Lies, Falsehoods and Misrepresentations from Boris Johnson to Rishi Sunak

‎”Australia is an important ally and this is a good agreement between us.”

George Eustice, Environment Secretary, House of Commons

Facts

Eustice defended the Australian to MPs, arguing that it was “a good agreement between us.”

Eustice, who is no longer a member of the cabinet, has since corrected this statement, revealing: “Since I now enjoy the freedom of the back benches, I no longer have to put such positive gloss on what was agreed. The first step is to recognise that the Australia trade deal is not actually a very good deal for the UK. The truth of the matter is the UK gave away far too much for far too little in return”

The Financial Times, corroborated Eustice’s recent comments, reporting that whilst the UK loses 4 per cent of our GDP as a result of Brexit, we only gain 0.08 per cent, by the government’s own estimate, through this trade deal with Australia.

Verdict 

Eustice today accepts that he misled the House of Commons about the Australia deal. He also suggests that he did so knowingly: “Since I now enjoy the freedom of the back benches, I no longer have to put such positive gloss on what was agreed.” The Ministerial Code states that “It is of paramount importance that Ministers give accurate and truthful information to Parliament, correcting any inadvertent error at the earliest opportunity. Ministers who knowingly mislead Parliament will be expected to offer their resignation to the Prime Minister.” Since Eustice is no longer a minister, the question of his offering his resignation does not arise.

Eustice had admitted that he knowingly misled the Commons. He has not corrected the record. When we sent him this verdict to give him a chance to respond, his explanation was illuminating and thoughtful. See the Additional Note immediately below. 

Additional Note

In the light of Eustice’s remarks, we entered into this correspondence:

Dear George

I am writing you in connection with your recent remark in the House of Commons regarding the Australia free trade agreement. On the 14 November, you commented that, “the UK gave away far too much for far too little in return.”

 As you know, you previously told the House of Commons, on 17 June 2021, that, “Australia is an important ally and this is a good agreement between us.”

Will you be returning to Parliament to correct your earlier false statement? This is particularly important given that your claim that the government had struck a “good” agreement was a knowingly false statement.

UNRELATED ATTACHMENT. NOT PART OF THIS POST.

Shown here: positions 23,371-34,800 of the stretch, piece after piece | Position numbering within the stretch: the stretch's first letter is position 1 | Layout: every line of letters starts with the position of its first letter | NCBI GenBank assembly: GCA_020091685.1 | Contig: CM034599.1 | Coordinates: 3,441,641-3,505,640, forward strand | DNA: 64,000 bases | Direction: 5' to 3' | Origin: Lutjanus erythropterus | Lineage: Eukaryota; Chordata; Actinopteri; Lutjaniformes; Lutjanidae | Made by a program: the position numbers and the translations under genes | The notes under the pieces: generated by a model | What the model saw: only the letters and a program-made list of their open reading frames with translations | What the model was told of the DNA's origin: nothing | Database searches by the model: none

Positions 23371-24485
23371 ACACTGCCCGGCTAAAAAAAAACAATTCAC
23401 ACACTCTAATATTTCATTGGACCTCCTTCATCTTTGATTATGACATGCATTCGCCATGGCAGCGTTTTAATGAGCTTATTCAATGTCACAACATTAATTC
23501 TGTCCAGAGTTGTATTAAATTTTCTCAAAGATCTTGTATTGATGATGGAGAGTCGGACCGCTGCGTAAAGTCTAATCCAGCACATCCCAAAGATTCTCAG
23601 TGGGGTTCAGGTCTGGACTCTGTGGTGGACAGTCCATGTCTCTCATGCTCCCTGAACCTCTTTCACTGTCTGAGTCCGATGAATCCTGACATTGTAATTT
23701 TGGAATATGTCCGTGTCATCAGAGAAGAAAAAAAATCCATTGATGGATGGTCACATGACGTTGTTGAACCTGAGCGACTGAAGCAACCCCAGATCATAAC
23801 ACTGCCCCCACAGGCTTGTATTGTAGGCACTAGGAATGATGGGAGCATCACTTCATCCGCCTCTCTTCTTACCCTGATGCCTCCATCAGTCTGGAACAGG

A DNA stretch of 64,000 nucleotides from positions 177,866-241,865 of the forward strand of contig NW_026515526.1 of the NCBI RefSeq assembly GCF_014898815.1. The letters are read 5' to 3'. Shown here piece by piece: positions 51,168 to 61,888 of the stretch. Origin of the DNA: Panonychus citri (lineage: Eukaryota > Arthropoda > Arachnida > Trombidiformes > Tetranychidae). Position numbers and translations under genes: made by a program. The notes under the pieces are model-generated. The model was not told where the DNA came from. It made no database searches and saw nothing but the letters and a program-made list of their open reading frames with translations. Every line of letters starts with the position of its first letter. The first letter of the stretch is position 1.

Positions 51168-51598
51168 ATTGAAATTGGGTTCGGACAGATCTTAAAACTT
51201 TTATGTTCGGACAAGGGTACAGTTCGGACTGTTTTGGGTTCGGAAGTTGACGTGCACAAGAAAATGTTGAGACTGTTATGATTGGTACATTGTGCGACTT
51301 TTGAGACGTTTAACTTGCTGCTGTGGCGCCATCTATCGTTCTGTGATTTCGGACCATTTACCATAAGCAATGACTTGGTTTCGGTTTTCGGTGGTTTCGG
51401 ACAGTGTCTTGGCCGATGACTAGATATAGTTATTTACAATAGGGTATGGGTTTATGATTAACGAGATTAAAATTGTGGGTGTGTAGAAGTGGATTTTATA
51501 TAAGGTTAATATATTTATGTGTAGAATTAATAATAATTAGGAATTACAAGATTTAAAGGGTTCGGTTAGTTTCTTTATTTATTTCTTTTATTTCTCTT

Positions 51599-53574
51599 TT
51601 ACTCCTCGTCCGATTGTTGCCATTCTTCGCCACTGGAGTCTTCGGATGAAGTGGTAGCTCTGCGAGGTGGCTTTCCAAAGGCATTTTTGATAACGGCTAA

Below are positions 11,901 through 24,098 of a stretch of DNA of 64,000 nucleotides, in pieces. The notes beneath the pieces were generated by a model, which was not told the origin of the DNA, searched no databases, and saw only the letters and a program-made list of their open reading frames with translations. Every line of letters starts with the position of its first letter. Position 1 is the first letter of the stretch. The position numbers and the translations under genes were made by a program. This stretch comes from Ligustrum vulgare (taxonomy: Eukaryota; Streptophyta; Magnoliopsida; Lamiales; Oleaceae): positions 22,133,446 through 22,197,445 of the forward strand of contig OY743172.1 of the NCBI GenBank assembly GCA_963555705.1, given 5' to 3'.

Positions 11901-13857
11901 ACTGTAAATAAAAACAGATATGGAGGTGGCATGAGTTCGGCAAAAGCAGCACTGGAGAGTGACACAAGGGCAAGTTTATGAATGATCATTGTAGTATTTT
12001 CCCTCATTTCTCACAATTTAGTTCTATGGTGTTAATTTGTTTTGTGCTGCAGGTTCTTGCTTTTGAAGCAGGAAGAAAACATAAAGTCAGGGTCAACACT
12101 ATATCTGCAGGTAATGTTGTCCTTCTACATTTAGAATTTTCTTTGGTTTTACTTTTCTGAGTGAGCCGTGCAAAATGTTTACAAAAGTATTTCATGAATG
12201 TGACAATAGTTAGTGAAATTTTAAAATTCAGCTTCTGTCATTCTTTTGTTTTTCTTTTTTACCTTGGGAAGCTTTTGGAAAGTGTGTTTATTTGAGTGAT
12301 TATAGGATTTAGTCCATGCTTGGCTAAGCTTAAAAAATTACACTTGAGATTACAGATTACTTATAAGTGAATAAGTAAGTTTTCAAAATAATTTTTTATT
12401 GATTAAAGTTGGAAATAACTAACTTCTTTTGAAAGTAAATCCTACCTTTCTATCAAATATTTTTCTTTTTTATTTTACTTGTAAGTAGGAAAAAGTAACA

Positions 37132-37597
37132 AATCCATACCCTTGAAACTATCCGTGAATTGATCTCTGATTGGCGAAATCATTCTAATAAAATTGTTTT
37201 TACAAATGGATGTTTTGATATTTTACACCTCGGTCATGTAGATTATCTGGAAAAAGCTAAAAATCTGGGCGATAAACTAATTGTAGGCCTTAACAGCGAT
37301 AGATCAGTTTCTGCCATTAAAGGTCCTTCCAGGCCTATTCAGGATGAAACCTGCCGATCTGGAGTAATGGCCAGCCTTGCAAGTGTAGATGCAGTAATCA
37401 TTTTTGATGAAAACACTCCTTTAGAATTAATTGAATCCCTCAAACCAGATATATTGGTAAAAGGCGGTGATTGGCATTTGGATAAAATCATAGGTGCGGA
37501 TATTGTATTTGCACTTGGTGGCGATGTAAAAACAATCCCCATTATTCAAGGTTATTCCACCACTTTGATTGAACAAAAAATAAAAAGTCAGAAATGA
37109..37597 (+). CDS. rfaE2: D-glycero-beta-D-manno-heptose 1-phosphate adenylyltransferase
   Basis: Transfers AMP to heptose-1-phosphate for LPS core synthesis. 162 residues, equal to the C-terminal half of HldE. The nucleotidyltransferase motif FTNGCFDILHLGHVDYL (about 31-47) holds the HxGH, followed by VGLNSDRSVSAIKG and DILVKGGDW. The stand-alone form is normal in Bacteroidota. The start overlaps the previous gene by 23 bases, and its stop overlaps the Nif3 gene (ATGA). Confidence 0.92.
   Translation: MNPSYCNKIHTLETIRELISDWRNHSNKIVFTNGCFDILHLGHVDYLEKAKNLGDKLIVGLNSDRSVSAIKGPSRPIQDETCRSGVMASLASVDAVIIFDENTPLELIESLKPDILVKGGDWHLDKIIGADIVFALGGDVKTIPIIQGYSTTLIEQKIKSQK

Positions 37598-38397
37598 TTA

You made this clear when you referred to the way you put a “positive gloss on what was agreed.” 

According to the Ministerial Code  “It is of paramount importance that Ministers give accurate and truthful information to Parliament, correcting any inadvertent error at the earliest opportunity.  Ministers who knowingly mislead Parliament will be expected to offer their resignation to the Prime Minister.”

You are no longer a minister so there is no question of you offering your resignation, but when will you be correcting the record?

 I will record your response on my website https://political-lies.co.uk, which is concerned with public integrity.

Kind RegardsPeter

Eustice responded as follows:

Dear Peter 

Thank you for your email.  My statement to the House on the 17th June 2021, while I was a cabinet minister, accurately reflected the collective view of the government at the time and it appears to remain the collective view of the government today.  

Sections 2.1 and 2.3 of the Ministerial code require that Ministers should be free to make their views known frankly and freely in private through Cabinet Sub Committees but must then adopt a united front in public once a decision has been reached.  Under our constitution, the collective decisions of Cabinet are binding on all Ministers and it was ever thus. It is a breach of the Ministerial code to disclose the personal opinions of individual Ministers.  Ministers are called to the Despatch Box to give an account of the collective opinion of government and I did so accurately and in good faith. 

In my case, I made many arguments forcefully in private relating to the trade deal with Australia, as was my duty as a Minister carrying the seals of state.  As I set out in my speech to Parliament on the 14th November, I secured some important concessions during that internal debate, and, having reached a settlement with Cabinet colleagues, I accepted the duty of collective responsibility while bound by it. At the time of the agreement, there was much speculation about divisions within government and on numerous occasions I pointed out that there had been a discussion in private which had led to a government consensus.

I am now a back-bench MP, and there is an important constitutional role for back bench MPs to use their freedom to scrutinise and inform debate.  Former Ministers with technical knowledge must perform their duty to hold the executive to account.   I made my intervention expressing my personal views on the 14th November to do just that.

Kind regardsGeorge Eustice

We thank Mr Eustice for responding promptly – and thoughtfully- to our question.

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